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Is this wing good? Post you advice requests here!


John Cooper
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Thrifter_01

Hey folks, I found these 2 inch pilot wings in a small grab-bag filled with a few other ww2 era pins. Put this in a few other threads and I was recommended to put them here for a final verdict. Was told the "SILVER" stamp and British looking pin combo are generally fake, but would like to hear y'alls thoughts if this is what that is.

 

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Your two-inch shirt-size pilot wing appears to be CBI theater made... and was most likely produced in India during WWII. In my opinion, it's an authentic and desirable piece.   

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Yes, and I think the manufacturer of these wings can also be found.  I just don't recall what it was.

 

CBI wings were (apparently) marked SILVER because they didn't have the strict metal assay rules that they had in England.  English made wings in Sterling Silver (like Ludlow, Guant or Firmen) would have been marked using very specific assay hallmarks -- or in some cases STERLING SILVER.  Silver smiths in the UK had proscribed assay marks showing the metal content, date and city of manufacture.  The use of SILVER hallmarks on those wings would have been incorrect and meaningless.  Its hard to know if there were any exceptions (but there are always exceptions) but that is pretty good rule of thumb.  In general though, I would argue that a SILVER marked wing from England is likely mucked with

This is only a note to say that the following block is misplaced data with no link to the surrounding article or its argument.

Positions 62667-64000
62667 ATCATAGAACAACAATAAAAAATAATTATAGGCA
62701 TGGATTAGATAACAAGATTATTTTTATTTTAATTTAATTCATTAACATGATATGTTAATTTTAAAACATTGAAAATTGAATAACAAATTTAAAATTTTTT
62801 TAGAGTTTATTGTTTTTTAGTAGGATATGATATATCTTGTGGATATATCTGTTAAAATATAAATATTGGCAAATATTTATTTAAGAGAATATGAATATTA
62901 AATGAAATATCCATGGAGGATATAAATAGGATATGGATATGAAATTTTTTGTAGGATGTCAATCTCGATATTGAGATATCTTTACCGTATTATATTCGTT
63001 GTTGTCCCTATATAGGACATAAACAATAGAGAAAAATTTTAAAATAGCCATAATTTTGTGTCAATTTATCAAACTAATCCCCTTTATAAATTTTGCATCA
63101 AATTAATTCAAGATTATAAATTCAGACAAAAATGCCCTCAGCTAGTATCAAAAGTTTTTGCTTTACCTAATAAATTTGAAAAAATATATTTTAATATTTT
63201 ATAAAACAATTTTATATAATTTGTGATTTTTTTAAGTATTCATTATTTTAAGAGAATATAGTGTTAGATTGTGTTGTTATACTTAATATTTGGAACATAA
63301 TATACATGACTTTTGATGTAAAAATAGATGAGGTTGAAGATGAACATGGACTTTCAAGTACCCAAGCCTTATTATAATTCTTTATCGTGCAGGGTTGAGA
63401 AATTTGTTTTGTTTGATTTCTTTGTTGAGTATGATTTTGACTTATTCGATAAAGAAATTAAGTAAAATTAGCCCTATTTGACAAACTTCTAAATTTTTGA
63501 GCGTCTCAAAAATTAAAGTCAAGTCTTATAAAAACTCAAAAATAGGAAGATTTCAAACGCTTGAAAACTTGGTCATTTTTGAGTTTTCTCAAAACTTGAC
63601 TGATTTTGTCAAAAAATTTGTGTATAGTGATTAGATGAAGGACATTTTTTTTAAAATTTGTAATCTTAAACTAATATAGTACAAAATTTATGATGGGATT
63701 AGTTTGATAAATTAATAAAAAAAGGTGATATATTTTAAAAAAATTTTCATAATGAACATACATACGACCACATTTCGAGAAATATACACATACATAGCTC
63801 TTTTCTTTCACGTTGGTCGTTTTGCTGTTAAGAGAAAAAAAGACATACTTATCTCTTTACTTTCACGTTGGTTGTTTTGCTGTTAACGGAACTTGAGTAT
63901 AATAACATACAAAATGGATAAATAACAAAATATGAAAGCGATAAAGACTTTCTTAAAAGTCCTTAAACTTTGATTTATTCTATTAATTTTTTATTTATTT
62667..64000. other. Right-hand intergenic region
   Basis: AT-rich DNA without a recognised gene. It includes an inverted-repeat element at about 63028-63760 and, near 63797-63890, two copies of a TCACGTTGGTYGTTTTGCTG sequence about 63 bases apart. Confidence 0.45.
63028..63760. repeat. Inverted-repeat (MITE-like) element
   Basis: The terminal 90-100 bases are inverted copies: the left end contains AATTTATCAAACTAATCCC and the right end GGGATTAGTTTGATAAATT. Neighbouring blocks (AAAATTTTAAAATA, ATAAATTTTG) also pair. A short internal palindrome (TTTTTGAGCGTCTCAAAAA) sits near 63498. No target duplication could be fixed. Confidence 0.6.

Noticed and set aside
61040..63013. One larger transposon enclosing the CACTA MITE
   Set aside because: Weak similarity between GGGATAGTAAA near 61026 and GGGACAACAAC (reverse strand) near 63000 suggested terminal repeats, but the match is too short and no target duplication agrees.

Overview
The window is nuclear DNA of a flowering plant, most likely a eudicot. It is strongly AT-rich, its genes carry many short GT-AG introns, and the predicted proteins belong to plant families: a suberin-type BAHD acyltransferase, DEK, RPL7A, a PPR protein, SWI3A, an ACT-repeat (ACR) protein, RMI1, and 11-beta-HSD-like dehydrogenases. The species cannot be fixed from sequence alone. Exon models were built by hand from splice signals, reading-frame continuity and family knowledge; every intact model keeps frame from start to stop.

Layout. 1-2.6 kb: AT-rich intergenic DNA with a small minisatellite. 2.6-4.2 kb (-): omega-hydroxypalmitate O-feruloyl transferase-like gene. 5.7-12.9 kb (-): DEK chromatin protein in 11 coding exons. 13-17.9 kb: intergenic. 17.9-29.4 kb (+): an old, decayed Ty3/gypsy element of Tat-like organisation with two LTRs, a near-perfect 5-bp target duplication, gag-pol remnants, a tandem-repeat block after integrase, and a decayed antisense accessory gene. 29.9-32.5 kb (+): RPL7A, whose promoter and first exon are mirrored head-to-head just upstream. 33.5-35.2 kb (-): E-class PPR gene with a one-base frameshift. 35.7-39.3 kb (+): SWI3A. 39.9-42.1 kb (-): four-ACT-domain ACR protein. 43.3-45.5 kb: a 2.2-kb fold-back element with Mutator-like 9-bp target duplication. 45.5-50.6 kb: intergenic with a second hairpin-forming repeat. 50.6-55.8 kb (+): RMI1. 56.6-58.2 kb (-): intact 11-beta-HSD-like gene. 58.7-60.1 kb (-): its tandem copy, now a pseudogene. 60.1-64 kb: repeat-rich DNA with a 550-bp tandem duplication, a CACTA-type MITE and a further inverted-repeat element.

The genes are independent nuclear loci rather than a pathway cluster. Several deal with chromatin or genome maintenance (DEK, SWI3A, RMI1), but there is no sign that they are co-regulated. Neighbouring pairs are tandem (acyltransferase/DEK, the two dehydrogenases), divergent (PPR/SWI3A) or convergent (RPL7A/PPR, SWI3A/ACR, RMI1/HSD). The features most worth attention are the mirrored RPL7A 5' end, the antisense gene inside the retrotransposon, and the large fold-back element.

On the other hand, CBI marked wings... well they can go just about in any direction you want.  Perhaps wings made in the commonwealth colony like India may have had some metal assay restrictions similar to what you see in the UK silver market --also think about Australia and New Zealand which used Stg Sil or STERLING Silver (not just the silver), but I think China may have been more a "wild west" type outfit when it came to obscure metal marking rules for stuff sold to GIs.  I suspect in China (and to a lesser extent in India) they would mark it anyway they wanted.  At the time, I don't think it really would have actually impacted on the price asked... maybe penny or two more for a pure silver piece vs a "silver" colored item.  

 

All that being said, I believe that these are a highly collectible Indian-made wing, as said by Russ.

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That is a gorgeous CBI piece.  Congratulations.  Anyone would be proud to have that in their collection.  I've always loved the CBI made pieces.  

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Thanks pfrost. Is there a way to know these are CBI-made? I thought I had just read about that British-style pin and the mark "silver" and the questionable authenticity of such wings. Is that suspicion then only when hallmarked by a known British maker?

I have just the jungle jacket for those!

Thanks,

Dave

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rathbonemuseum.com

My opinion is these were made in India. Yes, they are authentic. Yes, british style pin and marked silver is correct. 

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18 hours ago, dmar836 said:

Thanks pfrost. Is there a way to know these are CBI-made? I thought I had just read about that British-style pin and the mark "silver" and the questionable authenticity of such wings. Is that suspicion then only when hallmarked by a known British maker?

I have just the jungle jacket for those!

Thanks,

Dave